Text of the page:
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A Decade of Complementary Therapies Provision

by Dr Brian Isbell(more info)

listed in integrated medicine, originally published in issue 135 - May 2007

The Context

The main providers of courses in Complementary Therapies (CT) prior to 1990 were the private colleges. The first ‘mainstream’ CT providers were Further and Adult Education Institutes, in many cases building on their established programmes in health and beauty. The first UK universities to validate CT courses entered the field in the early 1990s, frequently drawing on their experience of offering provision for healthcare professionals, such as Nursing, Midwifery and Health Sciences.

The growth in university provision in Complementary Therapies began to accelerate from 1995. An example of this is the University of Westminster’s BSc Complementary Therapies scheme of courses that commenced in 1996 and has rapidly grown.[1,2,3] The current portfolio of over 30 full-time and part-time courses (Please see Table 1) mirrors the rapid expansion nationally of CT provision within universities. A decade ago there were less than five UK University courses, currently there are in the order of one hundred.[4] Many of the universities that provide several courses in Complementary Therapies are located in southern England near London, where it is possible to call on National experts who live or work within travelling distance in Southern England. Within London, the University of Westminster, Middlesex, Thames Valley University and Greenwich each offer a range of courses, the majority of which complement the part-time or distance learning provision of private colleges. In some cases the relationship between universities and the private colleges has led to the colleges providing the specialist skills of the therapy for the university. In other cases, for some osteopathy, chiropractic, herbal medicine, nutritional therapy and homeopathy programmes, universities have externally validated the courses of the private providers. Over the past decade universities have, therefore, contributed in many different ways to the development of CT course provision within the UK.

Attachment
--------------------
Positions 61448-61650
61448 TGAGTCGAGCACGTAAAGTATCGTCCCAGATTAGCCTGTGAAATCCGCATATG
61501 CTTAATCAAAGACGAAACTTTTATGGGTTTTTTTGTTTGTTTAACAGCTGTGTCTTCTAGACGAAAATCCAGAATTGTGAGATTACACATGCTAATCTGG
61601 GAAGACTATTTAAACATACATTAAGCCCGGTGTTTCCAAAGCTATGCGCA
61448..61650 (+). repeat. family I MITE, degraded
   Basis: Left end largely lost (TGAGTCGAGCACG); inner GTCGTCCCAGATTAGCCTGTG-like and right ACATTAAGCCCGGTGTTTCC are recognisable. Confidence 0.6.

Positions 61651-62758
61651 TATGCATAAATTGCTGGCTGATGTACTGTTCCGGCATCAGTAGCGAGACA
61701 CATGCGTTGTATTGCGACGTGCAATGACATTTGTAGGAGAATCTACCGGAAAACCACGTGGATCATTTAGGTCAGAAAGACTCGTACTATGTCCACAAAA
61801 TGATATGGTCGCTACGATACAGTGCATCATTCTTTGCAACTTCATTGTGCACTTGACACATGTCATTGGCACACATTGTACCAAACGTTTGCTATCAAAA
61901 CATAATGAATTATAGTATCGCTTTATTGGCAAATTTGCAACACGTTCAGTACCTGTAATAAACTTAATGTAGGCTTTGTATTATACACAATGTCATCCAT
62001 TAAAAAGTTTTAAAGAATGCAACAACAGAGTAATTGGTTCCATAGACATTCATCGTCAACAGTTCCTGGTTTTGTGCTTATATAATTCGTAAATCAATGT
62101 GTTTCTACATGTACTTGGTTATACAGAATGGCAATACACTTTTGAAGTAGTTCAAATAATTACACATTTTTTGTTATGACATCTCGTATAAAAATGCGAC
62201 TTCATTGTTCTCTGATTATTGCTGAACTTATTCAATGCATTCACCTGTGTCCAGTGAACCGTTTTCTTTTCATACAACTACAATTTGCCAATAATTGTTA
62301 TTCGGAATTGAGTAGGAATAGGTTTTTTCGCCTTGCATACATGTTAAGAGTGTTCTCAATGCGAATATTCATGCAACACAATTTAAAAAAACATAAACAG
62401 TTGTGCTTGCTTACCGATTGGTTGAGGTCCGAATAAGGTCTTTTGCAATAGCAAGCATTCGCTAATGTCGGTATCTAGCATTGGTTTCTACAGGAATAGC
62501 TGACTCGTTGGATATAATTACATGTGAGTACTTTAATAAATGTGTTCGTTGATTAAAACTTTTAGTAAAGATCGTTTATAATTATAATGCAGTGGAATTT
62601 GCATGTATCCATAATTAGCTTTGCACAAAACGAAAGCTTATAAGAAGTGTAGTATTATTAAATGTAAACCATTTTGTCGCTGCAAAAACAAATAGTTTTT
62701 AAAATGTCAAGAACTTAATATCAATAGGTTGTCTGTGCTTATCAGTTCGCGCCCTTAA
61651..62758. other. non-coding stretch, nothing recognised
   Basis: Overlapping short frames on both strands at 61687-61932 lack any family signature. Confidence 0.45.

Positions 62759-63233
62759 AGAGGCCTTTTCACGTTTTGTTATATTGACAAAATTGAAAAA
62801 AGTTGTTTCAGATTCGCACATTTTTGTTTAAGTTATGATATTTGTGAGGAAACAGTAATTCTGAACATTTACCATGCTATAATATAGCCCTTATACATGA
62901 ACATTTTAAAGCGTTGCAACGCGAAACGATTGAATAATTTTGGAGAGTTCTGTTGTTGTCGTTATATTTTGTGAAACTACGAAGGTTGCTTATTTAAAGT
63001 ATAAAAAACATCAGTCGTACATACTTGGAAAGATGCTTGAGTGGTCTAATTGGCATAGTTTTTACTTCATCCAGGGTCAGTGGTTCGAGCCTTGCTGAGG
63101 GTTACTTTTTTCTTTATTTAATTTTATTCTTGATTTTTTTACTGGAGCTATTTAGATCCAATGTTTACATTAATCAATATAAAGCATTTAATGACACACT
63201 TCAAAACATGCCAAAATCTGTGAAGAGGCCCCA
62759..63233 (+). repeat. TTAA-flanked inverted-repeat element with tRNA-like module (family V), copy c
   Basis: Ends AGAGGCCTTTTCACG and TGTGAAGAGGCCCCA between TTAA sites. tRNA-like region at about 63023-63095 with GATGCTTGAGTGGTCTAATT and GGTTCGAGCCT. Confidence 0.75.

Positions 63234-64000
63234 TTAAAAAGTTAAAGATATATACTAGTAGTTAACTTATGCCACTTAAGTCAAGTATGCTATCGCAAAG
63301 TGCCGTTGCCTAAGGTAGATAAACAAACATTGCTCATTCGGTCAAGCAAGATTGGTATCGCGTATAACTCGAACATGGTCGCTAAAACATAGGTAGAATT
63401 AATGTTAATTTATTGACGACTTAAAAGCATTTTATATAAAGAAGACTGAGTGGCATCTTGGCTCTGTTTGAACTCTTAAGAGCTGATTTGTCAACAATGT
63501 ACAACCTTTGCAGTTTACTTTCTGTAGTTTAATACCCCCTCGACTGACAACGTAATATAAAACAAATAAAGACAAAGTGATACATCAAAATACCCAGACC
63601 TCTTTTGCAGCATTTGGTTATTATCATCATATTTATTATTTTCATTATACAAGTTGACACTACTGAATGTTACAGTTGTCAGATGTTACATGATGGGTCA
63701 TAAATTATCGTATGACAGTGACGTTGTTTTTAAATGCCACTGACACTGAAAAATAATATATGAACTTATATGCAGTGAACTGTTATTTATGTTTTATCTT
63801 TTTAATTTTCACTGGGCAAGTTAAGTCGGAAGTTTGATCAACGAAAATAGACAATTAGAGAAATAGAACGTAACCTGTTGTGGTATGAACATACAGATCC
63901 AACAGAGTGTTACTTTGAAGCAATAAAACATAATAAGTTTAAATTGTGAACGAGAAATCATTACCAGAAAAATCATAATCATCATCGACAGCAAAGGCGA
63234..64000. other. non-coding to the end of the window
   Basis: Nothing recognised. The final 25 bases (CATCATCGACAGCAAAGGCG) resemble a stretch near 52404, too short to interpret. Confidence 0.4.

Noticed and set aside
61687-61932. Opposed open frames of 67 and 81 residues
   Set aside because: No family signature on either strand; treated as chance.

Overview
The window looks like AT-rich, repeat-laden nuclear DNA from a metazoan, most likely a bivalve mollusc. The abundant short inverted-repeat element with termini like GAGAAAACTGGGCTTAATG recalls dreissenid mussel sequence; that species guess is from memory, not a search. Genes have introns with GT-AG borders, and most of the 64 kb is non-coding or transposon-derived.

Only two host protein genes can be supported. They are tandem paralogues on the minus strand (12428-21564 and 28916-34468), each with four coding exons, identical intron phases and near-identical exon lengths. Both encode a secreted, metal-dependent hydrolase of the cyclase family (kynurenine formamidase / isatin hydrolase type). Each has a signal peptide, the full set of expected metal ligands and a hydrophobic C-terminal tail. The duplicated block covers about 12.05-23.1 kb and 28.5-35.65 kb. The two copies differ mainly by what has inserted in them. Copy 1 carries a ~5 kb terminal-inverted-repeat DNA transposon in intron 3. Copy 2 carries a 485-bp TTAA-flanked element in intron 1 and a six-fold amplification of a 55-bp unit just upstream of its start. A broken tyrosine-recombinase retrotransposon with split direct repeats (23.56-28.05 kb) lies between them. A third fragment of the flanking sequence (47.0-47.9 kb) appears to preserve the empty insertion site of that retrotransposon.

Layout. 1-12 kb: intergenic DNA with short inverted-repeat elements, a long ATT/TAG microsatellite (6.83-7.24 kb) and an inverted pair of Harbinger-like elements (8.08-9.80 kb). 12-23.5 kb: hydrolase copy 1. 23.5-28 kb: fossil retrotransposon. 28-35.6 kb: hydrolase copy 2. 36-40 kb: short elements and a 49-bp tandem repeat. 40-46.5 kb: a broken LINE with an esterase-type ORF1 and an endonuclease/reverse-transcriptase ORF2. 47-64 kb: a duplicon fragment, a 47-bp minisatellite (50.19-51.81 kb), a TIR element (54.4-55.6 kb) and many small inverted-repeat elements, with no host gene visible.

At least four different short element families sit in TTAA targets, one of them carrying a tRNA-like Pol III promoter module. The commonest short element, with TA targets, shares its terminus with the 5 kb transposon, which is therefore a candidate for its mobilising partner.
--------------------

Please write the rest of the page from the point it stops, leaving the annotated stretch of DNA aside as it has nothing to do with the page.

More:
Table 1
Complementary Therapies at The University of Westminster
BSc (Hons) degree Scheme – full- and part-time:
Complementary Therapies, Herbal Medicine, Homeopathy, Therapeutic Bodywork, Naturopathy, Nutritional Therapy
Traditional Chinese Medicine: Acupuncture
Graduate Diplomas in Herbal Medicine, Homeopathy, Nutritional Therapy, Therapeutic Bodywork and Acupuncture – only available to graduates of the BSc Scheme
Diploma in Qigong Tuina
MSc Chinese Herbal Medicine
MSc in Advanced Professional Practice with specialization available in:
Acupuncture, Complementary Therapies, Herbal Medicine, Homeopathy, Naturopathy, Nutritional Therapy, Supervision, Stress Management, Therapeutic Bodywork.
Foundation Certificate in Health Sciences for Complementary Medicine.
Diploma in Health Sciences for Complementary Therapies.
Undergraduate and postgraduate short courses.


Course Structure